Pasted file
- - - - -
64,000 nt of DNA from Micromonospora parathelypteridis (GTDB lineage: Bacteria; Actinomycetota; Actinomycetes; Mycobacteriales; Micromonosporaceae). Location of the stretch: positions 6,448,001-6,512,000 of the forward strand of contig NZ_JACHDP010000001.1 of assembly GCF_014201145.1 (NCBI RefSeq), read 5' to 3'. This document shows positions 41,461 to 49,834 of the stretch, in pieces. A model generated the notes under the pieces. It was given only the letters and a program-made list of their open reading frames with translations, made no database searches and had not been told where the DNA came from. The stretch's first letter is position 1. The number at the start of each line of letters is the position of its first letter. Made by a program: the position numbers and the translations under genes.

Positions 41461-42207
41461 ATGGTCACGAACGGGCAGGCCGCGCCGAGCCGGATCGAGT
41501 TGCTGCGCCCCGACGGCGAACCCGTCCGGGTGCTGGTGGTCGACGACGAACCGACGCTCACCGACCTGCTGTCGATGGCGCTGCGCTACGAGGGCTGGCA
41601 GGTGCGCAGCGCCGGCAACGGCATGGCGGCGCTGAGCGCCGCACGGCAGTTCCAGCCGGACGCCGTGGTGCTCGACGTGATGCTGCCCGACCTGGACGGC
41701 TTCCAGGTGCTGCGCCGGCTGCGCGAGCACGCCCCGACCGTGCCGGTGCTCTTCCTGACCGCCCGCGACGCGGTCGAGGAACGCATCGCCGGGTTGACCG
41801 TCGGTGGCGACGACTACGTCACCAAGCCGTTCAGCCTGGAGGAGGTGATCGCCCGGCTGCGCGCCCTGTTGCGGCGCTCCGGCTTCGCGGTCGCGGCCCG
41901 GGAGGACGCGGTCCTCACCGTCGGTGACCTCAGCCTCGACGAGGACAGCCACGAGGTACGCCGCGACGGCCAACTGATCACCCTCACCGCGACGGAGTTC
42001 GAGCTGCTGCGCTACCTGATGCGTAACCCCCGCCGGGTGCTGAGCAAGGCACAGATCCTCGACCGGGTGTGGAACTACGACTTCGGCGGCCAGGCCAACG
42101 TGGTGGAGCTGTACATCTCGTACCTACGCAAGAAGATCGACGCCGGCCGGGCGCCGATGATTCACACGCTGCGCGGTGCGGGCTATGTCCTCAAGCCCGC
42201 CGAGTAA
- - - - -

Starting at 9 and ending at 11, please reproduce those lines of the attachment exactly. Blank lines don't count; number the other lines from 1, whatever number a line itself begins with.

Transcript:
42001 GAGCTGCTGCGCTACCTGATGCGTAACCCCCGCCGGGTGCTGAGCAAGGCACAGATCCTCGACCGGGTGTGGAACTACGACTTCGGCGGCCAGGCCAACG
42101 TGGTGGAGCTGTACATCTCGTACCTACGCAAGAAGATCGACGCCGGCCGGGCGCCGATGATTCACACGCTGCGCGGTGCGGGCTATGTCCTCAAGCCCGC
42201 CGAGTAA